Boston Museums and Galleries

Establishment neighborhood
Isabella Stewart Gardner Museum
25 Evans Way, Fenway
The Gardner museum offers art with a side of scandal. In 1990, thirteen works, including a rare Vermeer and Rembrandts valued at $500 million, were stolen by thieves posing as police. They’ve never been recovered, and the empty frames still hang in their original spots in memory of the lost works. Heist aside, this is probably the most beautiful museum in New England. Modeled on the Venetian palazzi adored by nineteenth-century socialite and philanthropist Isabella Gardner, it’s an immersive experience, with pencils and sheaves of paper nestled into corners and stacked on surfaces to encourage sketching. Although she was a Boston resident, Gardner spent most of her time exploring Europe and the Far East with her husband, accruing a collection of paintings, books, sculptures, and textiles—nearly 16,000 items in all. Sketches by Manet, Michelangelo, and John Singer Sargent, gothic tapestries, paintings by Velázquez and Titian, as well as an extensive furniture and rare books collection fill the galleries. Wander through the rooms of the palazzo and wind up in the courtyard, a cloistered space filled with sculptures, trees, tiles, and a proper Roman-style pond, all of which adds up…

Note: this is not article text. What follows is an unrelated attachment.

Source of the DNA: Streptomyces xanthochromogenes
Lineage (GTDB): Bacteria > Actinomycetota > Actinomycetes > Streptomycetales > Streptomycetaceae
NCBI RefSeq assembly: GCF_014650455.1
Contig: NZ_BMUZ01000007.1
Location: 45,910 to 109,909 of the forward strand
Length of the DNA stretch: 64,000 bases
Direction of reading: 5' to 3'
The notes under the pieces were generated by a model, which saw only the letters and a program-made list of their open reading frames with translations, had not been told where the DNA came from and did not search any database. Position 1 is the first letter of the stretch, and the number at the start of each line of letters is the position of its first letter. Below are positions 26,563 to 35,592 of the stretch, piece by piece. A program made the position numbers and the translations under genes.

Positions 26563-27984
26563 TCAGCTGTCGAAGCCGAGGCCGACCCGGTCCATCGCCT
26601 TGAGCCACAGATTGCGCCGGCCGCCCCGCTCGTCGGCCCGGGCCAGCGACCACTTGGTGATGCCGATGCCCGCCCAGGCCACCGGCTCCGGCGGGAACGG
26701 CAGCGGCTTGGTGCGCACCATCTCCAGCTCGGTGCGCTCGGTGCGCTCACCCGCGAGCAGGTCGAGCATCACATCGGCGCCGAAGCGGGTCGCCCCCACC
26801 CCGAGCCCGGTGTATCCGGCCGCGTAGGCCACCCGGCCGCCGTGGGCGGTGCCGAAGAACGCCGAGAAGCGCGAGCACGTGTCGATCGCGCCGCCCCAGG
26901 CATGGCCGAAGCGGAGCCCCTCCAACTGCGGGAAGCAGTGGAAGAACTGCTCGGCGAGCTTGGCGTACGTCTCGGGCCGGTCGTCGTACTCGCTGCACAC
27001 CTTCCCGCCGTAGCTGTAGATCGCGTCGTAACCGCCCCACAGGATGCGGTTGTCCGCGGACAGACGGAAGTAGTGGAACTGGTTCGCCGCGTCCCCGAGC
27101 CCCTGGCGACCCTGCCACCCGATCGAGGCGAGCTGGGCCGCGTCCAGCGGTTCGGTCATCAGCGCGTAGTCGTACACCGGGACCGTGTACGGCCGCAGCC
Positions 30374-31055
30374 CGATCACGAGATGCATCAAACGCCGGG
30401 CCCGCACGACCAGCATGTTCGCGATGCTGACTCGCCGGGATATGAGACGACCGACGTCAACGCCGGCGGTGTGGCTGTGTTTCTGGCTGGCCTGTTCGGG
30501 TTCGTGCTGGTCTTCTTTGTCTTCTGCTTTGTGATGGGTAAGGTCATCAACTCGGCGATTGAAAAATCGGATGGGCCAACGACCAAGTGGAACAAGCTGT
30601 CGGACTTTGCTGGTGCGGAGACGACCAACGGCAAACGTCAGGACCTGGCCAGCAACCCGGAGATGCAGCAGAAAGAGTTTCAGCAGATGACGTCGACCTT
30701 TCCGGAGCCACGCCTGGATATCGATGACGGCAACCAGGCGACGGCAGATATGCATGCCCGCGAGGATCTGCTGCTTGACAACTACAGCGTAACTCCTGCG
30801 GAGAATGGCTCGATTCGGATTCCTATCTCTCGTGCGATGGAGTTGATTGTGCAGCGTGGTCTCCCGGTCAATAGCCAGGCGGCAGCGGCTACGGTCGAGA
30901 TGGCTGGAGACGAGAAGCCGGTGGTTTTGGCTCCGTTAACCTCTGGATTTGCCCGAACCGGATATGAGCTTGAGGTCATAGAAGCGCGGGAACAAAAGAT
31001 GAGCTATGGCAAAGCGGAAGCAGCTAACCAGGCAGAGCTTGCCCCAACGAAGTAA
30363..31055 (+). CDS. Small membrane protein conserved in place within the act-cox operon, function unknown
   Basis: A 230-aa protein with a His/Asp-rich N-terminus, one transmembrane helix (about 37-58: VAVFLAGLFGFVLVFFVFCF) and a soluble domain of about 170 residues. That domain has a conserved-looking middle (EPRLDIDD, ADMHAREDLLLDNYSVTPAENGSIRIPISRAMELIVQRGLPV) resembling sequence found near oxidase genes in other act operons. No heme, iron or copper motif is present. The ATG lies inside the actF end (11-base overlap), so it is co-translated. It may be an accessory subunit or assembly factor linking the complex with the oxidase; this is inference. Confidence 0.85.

Museum of Science
1 Science Park, West End
You’ll find the city’s epic science museum located on the stretch of Boston that connects Cambridge to the West End. Permanent, family-friendly exhibits include a tropical world butterfly garden; a hands-on discovery center (complete with an engineering-focused experiment station); a park simulation setup that lets kids move while teaching them about motion, mechanics, and math; and an Apollo module that you can climb inside—and then watch the first moon landing from the cockpit seats.
USS Constitution Museum
Charlestown Navy Yard, Building 22, Charlestown
The USS Constitution was commissioned and named by George Washington back in 1797; at the time, it was a capital ship (aka one of the navy’s most important warships). The Constitution gained her nickname, Old Ironsides, during the War of 1812, when the ship defeated more than five British warships. After that victory, she became a darling of the public, who fought hard to save her from scrapping and devoted a museum to her history. Today, the ship, which is technically still fully commissioned by the navy, is actually being restored in dry docks, which are open to the public. When it’s not being restored, its permanent home is at Pier 1 at Charlestown Navy Yard, where it can be boarded and explored by visitors to the museum. If you must see ships in the water before Old Ironsides’ makeover is finished, check out the Boston Tea Party Museum’s ingenious replicas at the seaport.